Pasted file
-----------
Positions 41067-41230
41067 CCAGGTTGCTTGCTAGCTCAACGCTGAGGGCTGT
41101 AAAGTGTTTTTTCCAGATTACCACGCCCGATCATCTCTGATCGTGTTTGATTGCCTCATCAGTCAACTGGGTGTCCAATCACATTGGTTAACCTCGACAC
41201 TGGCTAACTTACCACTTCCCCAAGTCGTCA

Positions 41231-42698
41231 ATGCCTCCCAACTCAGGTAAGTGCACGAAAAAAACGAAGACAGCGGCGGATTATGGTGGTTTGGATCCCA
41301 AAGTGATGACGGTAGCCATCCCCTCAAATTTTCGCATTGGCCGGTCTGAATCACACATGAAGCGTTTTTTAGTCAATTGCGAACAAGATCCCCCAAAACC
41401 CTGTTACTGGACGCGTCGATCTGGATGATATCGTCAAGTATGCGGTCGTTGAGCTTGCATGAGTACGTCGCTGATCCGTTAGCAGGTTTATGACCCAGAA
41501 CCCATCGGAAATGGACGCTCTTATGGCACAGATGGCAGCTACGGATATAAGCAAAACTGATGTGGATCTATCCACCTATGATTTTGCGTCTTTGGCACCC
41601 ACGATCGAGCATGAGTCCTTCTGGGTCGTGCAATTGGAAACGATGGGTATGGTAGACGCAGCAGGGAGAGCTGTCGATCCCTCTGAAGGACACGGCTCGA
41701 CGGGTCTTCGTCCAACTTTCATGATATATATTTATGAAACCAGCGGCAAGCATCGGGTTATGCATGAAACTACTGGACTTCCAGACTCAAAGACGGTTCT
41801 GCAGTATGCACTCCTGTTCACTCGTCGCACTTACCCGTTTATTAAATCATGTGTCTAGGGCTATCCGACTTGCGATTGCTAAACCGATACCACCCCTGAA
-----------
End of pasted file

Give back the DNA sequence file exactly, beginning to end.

Positions 41067-41230
41067 CCAGGTTGCTTGCTAGCTCAACGCTGAGGGCTGT
41101 AAAGTGTTTTTTCCAGATTACCACGCCCGATCATCTCTGATCGTGTTTGATTGCCTCATCAGTCAACTGGGTGTCCAATCACATTGGTTAACCTCGACAC
41201 TGGCTAACTTACCACTTCCCCAAGTCGTCA

Positions 41231-42698
41231 ATGCCTCCCAACTCAGGTAAGTGCACGAAAAAAACGAAGACAGCGGCGGATTATGGTGGTTTGGATCCCA
41301 AAGTGATGACGGTAGCCATCCCCTCAAATTTTCGCATTGGCCGGTCTGAATCACACATGAAGCGTTTTTTAGTCAATTGCGAACAAGATCCCCCAAAACC
41401 CTGTTACTGGACGCGTCGATCTGGATGATATCGTCAAGTATGCGGTCGTTGAGCTTGCATGAGTACGTCGCTGATCCGTTAGCAGGTTTATGACCCAGAA
41501 CCCATCGGAAATGGACGCTCTTATGGCACAGATGGCAGCTACGGATATAAGCAAAACTGATGTGGATCTATCCACCTATGATTTTGCGTCTTTGGCACCC
41601 ACGATCGAGCATGAGTCCTTCTGGGTCGTGCAATTGGAAACGATGGGTATGGTAGACGCAGCAGGGAGAGCTGTCGATCCCTCTGAAGGACACGGCTCGA
41701 CGGGTCTTCGTCCAACTTTCATGATATATATTTATGAAACCAGCGGCAAGCATCGGGTTATGCATGAAACTACTGGACTTCCAGACTCAAAGACGGTTCT
41801 GCAGTATGCACTCCTGTTCACTCGTCGCACTTACCCGTTTATTAAATCATGTGTCTAGGGCTATCCGACTTGCGATTGCTAAACCGATACCACCCCTGAA